While telco lobbyists (or paid "think tank" commenters) have a long history of pushing the totally bogus concept of an "exaflood" of traffic
that will take down the internet, more recently they've been pushing this idea of "bandwidth hogs." That is, they say that even if there isn't really a big threat to backbone bandwidth (which they had claimed originally) there is still a problem with "bandwidth hogs" at the last mile, using up way too much bandwidth. And, for that reason, they insist that ISPs should be able to cap and meter broadband, to make sure that the "low level users" aren't subsidizing the "bandwidth hogs." There are two big problems with this claim. First... in none of the experiments with metered billing have the "low level users" received a discount. Instead, they've kept paying the same amount, and it's just that the ISPs have tried to jack up the rates on higher bandwidth users.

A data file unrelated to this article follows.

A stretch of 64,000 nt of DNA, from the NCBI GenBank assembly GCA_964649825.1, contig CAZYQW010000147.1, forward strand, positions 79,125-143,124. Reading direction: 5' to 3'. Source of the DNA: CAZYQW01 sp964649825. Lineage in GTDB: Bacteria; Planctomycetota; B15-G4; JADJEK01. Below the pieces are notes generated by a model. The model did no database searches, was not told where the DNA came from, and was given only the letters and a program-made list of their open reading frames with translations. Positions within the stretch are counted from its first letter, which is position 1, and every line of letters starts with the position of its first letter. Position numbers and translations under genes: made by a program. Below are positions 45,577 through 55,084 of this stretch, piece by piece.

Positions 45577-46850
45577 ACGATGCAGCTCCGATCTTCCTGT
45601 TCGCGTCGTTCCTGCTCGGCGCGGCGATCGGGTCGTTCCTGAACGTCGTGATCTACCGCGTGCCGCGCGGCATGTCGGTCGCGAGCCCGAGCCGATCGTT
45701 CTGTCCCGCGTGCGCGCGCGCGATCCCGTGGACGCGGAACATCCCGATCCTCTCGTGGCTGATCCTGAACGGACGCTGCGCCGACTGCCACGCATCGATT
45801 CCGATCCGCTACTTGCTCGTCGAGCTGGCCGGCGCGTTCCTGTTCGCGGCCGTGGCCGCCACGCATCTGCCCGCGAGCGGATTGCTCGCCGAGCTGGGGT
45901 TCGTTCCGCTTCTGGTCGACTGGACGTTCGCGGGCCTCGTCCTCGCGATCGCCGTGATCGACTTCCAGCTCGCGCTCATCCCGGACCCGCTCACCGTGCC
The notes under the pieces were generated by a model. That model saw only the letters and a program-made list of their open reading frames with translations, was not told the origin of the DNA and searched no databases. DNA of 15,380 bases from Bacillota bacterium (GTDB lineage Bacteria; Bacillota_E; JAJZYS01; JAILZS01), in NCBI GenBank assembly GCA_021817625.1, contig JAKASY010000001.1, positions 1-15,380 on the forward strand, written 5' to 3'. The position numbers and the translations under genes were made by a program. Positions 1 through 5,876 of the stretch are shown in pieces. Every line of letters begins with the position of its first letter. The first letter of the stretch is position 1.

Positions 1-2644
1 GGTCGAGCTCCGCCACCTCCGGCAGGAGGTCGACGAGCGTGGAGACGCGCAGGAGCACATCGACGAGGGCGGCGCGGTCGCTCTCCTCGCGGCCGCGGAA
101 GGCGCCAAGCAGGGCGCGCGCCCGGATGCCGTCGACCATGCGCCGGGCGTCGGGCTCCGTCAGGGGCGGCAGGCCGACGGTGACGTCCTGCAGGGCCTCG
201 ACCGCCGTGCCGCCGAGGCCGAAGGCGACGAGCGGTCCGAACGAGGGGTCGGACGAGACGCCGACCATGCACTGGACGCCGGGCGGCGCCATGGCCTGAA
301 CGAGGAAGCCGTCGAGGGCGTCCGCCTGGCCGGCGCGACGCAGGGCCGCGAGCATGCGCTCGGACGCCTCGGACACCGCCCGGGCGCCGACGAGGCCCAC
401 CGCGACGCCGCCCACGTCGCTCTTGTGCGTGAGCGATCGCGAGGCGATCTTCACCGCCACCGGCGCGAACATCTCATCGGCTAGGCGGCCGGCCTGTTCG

But, an even bigger problem may be that the very idea of "bandwidth hogs" may be a myth
(found via Slashdot
). Benoit Felten is smashing that myth, in noting that there are certainly some folks who use more bandwidth than others, but contrary to claims from ISPs, he hasn't seen any evidence that they're causing any harm or congestion on the network. So he's presented a challenge to telcos to send over data that he can analyze to prove him wrong.